Some Local Farmers Oppose Higher Minimum Wage - WBOC-TV 16, Delmarvas News Leader, FOX 21 -

Some Local Farmers Oppose Higher Minimum Wage

Posted: Updated:
Vincent Farms in Laurel, Del. Ray Vincent, the owner, is speaking out against a minimum wage hike bill that passed the Delaware State Senate. (Photo: WBOC) Vincent Farms in Laurel, Del. Ray Vincent, the owner, is speaking out against a minimum wage hike bill that passed the Delaware State Senate. (Photo: WBOC)
Vincent Farms in Laurel, Del. Ray Vincent, the owner, is speaking out against a minimum wage hike bill that passed the Delaware State Senate. (Photo: WBOC) Vincent Farms in Laurel, Del. Ray Vincent, the owner, is speaking out against a minimum wage hike bill that passed the Delaware State Senate. (Photo: WBOC)
The Delaware State Senate in session. The Senate passed a bill that would raise the minimum wage over the course of four years through 2020. (Photo: WBOC) The Delaware State Senate in session. The Senate passed a bill that would raise the minimum wage over the course of four years through 2020. (Photo: WBOC)

LAUREL, Del.- The Delaware Senate passed a bill last week that would increase the state minimum wage gradually through 2020.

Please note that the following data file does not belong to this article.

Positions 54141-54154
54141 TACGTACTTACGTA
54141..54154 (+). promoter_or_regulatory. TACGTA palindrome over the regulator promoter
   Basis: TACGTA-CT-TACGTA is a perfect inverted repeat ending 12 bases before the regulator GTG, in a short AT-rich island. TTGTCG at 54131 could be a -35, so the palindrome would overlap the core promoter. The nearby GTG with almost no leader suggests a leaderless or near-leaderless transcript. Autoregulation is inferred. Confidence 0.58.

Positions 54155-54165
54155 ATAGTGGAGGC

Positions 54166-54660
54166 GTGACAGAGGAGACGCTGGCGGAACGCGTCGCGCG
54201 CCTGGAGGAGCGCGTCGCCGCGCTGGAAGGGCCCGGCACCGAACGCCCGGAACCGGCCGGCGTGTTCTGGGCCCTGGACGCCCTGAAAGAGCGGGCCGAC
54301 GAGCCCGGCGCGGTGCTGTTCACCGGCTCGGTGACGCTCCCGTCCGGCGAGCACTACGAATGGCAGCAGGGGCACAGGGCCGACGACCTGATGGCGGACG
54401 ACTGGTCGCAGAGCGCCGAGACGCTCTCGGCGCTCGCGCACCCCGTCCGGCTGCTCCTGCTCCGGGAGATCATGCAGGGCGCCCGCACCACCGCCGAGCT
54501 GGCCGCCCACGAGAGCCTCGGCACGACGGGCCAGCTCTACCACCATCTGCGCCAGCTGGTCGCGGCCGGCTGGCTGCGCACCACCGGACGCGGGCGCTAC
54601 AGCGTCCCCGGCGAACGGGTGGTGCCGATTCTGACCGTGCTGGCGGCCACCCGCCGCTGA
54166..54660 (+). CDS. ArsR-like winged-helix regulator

Ray Vincent, the owner of Vincent Farms in Laurel, said that is bad business, because other competitor states have lower minimum wages. According to Vincent, his business employs approximately 250 workers, most of whom are hourly employees.  

"At $8.25, we're at a competitive disadvantage now. By June of 2020, with the $2 increase to ten and a quarter, we won't be able to compete at all," said Vincent.

Sen. Robert Marshall, D-Wilmington West, who is the bill's sponsor, said increasing the minimum wage is about the family and helping them live a better life. 

"Any increase gives a level of confidence and we instill in those who live here and work here and raise families here, who survive and get by day by day on the hourly minimum wage or a little above that they're important, that they have value," he said.

Vincent said that actually ends up hurting the worker. He said he would need to lay off some of his workers.

"A portion of those two hundred fifty folks will be unemployed, or won't be employed here. We will have to change something that we're doing. We will have to find where we can be competitive and work with that instead of doing this, doing so much of the hand labor," said Vincent. 

Once the bill leaves a House committee it can be brought up for a vote. 

If it passes the House it moves to Gov. Jack Markell's desk. He has not said if he would sign it. 

Powered by Frankly

All content © Copyright 2000 - 2017 WBOC. All Rights Reserved. For more information on this site, please read our Privacy Policy, and Terms of Service, and Ad Choices